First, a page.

Actively engage your day by planning it out the night before. Sit down with pen and paper or your favorite "to do" list app and write down everything you need to accomplish in order to make tomorrow a win. Not only will you find that you sleep more soundly, you'll wake up with purpose. When your feet hit the ground you'll know exactly what to do.      

2. Use email templates. As Barnabas Piper recently stated on the 5 Leadership Questions Podcast, "Email begets email. You send an email it will come back three-fold." Answering email feels like a productive task, but in reality it keeps you from spending your time on what truly matters. The more email you send, the more you receive. Its a never ending cycle. 

One way to decrease the amount of time you spend on email is to create templates for common emails and use them. Better to spend time constructing a good and effective communication once than to repeatedly create ineffective email on the same topic. More on how to take back control of your inbox.  

3. Make fewer decisions. You can't make decision after decision without paying a cost. Many times this cost will be poor decisions at the end of the day. It could be something as small as wrecking your diet by making poor food choices or as major as an emotional decision with big consequences. In either case, you make the poor decision in large part because you have depleated your will power on unimportant things. The road to effectiveness lies in making the minimal number of decisions possible. The objective is not to do as much as possible but to save your decision making for the decisions that truly matter. 

The solution is to automate as much as possible. Much like using templates for email, you can make the seemingly mundane decisions you make each day, such as what to wear and what to eat, ahead of time. Script as many of these decisions as possible. Just as an offensive coordinator scripts the first several plays of the game, you can script the first hour of your day. This will help you begin the day on the right foot and a clean slate for the decisions you will have to make later in the day.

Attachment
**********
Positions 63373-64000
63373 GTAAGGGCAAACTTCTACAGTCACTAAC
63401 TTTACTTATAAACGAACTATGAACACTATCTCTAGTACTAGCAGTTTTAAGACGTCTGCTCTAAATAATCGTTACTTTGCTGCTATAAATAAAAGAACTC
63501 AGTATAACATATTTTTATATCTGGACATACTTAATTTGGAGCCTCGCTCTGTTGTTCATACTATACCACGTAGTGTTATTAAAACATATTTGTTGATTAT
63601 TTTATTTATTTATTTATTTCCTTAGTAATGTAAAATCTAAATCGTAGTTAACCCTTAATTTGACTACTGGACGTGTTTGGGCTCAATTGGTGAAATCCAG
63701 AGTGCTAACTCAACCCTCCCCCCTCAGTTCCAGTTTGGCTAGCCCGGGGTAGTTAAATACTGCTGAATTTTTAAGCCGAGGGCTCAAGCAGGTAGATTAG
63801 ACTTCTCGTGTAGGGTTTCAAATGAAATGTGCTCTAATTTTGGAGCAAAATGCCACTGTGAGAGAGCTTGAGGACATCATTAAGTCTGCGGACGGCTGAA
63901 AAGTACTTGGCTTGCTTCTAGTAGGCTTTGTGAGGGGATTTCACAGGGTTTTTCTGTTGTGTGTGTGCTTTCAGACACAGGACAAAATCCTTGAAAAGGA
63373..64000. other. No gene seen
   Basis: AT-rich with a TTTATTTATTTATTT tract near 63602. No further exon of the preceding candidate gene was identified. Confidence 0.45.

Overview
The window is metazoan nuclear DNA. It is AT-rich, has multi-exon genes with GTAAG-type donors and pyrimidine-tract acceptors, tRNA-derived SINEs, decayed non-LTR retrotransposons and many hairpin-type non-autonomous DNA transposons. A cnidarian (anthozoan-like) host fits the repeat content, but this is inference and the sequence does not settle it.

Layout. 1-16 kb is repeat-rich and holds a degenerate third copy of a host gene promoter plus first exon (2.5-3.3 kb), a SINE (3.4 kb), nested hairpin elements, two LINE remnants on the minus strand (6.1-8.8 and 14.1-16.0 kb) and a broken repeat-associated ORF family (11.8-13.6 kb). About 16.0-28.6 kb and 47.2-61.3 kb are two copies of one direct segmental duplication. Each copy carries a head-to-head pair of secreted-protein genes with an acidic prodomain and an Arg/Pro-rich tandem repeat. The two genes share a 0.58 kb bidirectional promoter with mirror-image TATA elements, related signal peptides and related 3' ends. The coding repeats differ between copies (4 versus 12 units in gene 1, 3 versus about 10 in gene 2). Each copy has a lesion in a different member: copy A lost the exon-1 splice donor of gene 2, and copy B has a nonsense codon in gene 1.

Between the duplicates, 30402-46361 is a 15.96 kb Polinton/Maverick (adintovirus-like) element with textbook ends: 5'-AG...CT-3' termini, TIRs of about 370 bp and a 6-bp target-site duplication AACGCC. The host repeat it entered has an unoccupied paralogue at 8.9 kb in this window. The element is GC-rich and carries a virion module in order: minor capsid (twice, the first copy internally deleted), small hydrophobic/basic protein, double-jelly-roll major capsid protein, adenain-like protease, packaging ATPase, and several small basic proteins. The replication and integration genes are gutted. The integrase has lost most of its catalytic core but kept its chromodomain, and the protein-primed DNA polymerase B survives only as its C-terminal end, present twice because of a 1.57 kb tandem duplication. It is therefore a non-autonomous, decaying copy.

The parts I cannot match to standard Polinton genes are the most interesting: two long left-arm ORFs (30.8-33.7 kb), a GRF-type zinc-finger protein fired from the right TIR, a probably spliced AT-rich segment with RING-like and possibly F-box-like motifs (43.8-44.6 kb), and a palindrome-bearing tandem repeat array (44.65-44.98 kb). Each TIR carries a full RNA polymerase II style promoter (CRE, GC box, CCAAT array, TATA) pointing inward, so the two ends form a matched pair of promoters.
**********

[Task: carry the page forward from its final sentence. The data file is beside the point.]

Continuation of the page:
Bonus tip:

The Sticky Note Trick

If you are overwhelmed by everything on your "to do" list, pick three items and write them on a single sticky note. Next, focus on nothing else but those three tasks until they're done. Then wad up the sticky and throw it away. Repeat until you've conquered your list. 

Bonus Resources: 

How To Get Things Done via Tim Challies

Choice Minimal Lifestyle via Timothy Ferriss 



Rule Your Inbox

In meetings, coffee with friends, movies and while driving down the road our phones are constantly alerting us to the next incoming message. So often that incoming message is a new email. We are collectively drowning in email.


Thankfully, there is a way out. There is a path to relieving the stress and pressure this places on us. Make these seven changes as you read, construct and disseminate email and rule your inbox.   

1. Send an email only when it is the best medium for a communication. People already receive too many emails; do not add to it unnecessarily. Ask yourself what is the best way to communicate this message? Consider all available mediums such as phone, text messages & hand written notes then determine the best medium. Don’t send an email when a phone call will do!

2. Produce good and useful email. Don’t waste people’s time with a poorly written email. It should be clear, concise and effective. Write with the reader in mind. Make sure they know; why you are emailing them specifically, what you want / need and if they need to respond? The subject line should provide clarity, generate curiosity and help the reader know how to treat your email.

3. Check email only at predetermined times. Set aside specific times to check email and keep it closed at other times. Morning, after lunch and at the end of the day should be sufficient. You may need to send emails throughout the day but only check emails at these predetermined intervals.   

4. Do something with every email in my inbox every time you check email. Answer it, erase it, folder it or forward it. Empty your inbox each time you check email.

5. Automate as much as possible. Create templates for common emails and use them. Better to spend time constructing a good and effective communication once than to repeatedly create ineffective email on the same topic.  

6. Respond to an email only when it accomplishes something. If you would not write it on paper and mail it don’t email it either. Give greater significance to email by only writing important messages.

7. Use email for its proper function. Tools serve specific purposes and are to be used accordingly. Email is a tool for the effective communication of important information. It is not a task list or RSS feed nor to be used for anything other than its proper use.